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BRITAIN'S GOT TALENT: Adam Deacon and Jasmine

BAFTA nominee Adam Deacon recently came in to see the UK 360 news team and record some links for their show.

He was a real sweetheart who did really well on autocue, considering he’s an actor and not a presenter, and he was really keen to do takes over and again even when we said his take was fine. Talk about a true perfectionist!

After he finished hosting links, we asked him about current news worthy issues, like the Metropolitan Police’s 696 risk assessment form, which requests that London venues and promoters fill out a form to describe the type of music that will be played at their events.
This form has been the source of much controversy, as it has prevented many artists – particularly urban music acts – from performing live. Adam expressed concern about the form.

“I think it’s all to do with misconceptions in the urban scene,” he said. “People think it’s going to be a certain way when really it’s not. Something might have happened in the past at one event and people think it’s going to happen in every single event and it’s a shame because it stops artists from doing the work that they want to do. At the end of the day, if the artist has a fan base and people want to hear their music then they should be able to perform.”

Recently Adam was in the press not just for his BAFTA nomination, but also as he was touring schools across the UK, speaking to students. Midway through his schools tour, an ignorant headmaster cancelled his visit to his school at the last minute, as he did a bit of research on Adam and his films and, apparently, decided that the Kidulthood actor wasn’t the type of person he wanted to speak to pupils at his school!

Talk about outrageous ignorance. Can’t a headmaster tell the difference between an actor and the character that actor is playing? If the BBC can have Adam on Question Time, why wouldn’t he be good enough to talk at a school?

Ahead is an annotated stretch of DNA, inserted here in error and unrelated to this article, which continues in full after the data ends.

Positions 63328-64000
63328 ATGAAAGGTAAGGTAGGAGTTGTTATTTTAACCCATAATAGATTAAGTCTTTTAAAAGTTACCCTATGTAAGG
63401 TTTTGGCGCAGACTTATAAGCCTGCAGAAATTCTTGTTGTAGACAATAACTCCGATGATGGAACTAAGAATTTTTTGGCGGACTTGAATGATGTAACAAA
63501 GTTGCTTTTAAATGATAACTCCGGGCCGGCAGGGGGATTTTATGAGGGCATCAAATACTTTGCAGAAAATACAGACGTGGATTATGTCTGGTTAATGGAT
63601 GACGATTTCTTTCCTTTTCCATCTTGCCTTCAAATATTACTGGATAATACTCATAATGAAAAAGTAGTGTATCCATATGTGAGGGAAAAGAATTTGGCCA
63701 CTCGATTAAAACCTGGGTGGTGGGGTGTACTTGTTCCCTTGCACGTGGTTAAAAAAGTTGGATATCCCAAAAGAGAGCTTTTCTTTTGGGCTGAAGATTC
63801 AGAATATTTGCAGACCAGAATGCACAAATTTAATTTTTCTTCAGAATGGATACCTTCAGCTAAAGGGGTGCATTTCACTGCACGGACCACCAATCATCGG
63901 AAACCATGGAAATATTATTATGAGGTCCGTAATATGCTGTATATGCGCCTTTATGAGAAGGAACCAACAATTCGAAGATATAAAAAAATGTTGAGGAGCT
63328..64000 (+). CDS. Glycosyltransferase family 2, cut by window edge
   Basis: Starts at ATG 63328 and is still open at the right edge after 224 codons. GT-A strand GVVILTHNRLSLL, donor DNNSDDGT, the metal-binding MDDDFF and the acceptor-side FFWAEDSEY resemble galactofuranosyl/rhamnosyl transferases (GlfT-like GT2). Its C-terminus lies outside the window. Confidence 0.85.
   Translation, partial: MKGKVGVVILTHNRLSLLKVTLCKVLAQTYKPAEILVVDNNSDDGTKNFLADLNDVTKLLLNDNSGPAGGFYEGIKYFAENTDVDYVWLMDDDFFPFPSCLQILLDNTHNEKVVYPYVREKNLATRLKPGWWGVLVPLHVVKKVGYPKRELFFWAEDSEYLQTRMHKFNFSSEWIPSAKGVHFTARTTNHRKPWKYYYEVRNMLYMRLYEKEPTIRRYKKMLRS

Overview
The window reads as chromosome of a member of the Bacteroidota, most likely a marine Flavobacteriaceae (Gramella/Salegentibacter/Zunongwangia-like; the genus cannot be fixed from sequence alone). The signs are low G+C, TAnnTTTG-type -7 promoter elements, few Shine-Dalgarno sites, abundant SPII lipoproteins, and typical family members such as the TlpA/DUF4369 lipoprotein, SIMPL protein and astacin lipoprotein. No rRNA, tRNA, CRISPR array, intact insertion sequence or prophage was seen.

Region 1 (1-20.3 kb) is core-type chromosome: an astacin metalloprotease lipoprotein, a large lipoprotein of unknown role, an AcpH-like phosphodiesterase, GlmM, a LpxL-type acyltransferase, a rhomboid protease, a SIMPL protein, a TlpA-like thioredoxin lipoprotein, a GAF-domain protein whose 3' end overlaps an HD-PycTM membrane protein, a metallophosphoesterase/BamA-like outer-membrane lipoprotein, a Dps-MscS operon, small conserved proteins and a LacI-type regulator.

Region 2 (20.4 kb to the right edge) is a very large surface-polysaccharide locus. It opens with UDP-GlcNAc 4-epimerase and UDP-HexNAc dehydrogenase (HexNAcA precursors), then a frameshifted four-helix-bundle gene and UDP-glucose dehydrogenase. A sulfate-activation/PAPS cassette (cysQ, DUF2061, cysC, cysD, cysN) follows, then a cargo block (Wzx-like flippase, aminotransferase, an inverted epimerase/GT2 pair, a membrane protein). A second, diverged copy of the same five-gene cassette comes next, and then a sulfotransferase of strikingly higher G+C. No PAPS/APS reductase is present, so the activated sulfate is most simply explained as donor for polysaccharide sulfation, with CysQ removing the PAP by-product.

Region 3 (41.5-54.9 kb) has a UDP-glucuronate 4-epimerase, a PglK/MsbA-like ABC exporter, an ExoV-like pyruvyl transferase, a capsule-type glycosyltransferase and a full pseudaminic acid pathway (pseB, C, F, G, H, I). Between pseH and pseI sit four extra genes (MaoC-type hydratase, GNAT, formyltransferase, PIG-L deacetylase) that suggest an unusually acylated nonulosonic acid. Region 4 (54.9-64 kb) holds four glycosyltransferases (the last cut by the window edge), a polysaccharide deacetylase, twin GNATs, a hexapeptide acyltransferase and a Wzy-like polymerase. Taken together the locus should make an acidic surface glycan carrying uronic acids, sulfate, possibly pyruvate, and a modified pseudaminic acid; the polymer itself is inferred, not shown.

“I’ve always been doing school visits, especially recently,” Adam explained. “We went around loads of schools in Hackney and we always got some good feedback from the students and the teachers.

“We were booked in to do a talk at this particular school and I knew the students were excited about it, because I was getting a lot of tweets from kids saying that they were excited that I was coming to their school.
“But on the day I was due to go, my manager told me that the talk was off, as the head teacher had made the decision to cancel it. He apparently saw posters of my films and thought it wasn’t the right image for the school.

On top of that, apparently the kids were told that I was the one who cancelled the talk, and that wasn’t true. The last thing I’d want is for young people to support what I’m doing and then cancel on them at the last minute.

He continued: “There are some adults that don’t understand young people that’s why we need younger teachers in schools and in other positions of power.”

If you haven’t yet voted for Adam in this week’s BAFTA race, make sure you do at:

Team UK is not just a myth – it’s a movement!


Comedy capers!

ALL SMILES: (l-r) Jamelia, Kojo, Jasmine and Charlene White

THERE was a roadblock outside Hackney Empire, where the Fresh Prince of Hackney AKA Kojo recently presented his one-man stand-up show. And if you weren’t able to make the show, you can catch the excitement when the DVD hits shelves in the very near future.

Eager to get into our seats, we slid into the dress circle where I noted I was sat amongst EastEnders actors Preeya Kalidas and Fatboy; So Solid’s first lady Lisa Maffia; UK songstresses Jamelia and Sabrina Washington; ITV newsreader Charlene White, The Voice’s very own Dionne Grant; and many more.

When the main man took to the stage, he was on fire and the audience loved him. He commented on the riots, parenting, relationships and so much more, and he had his audience roaring with laughter. A truly great night.

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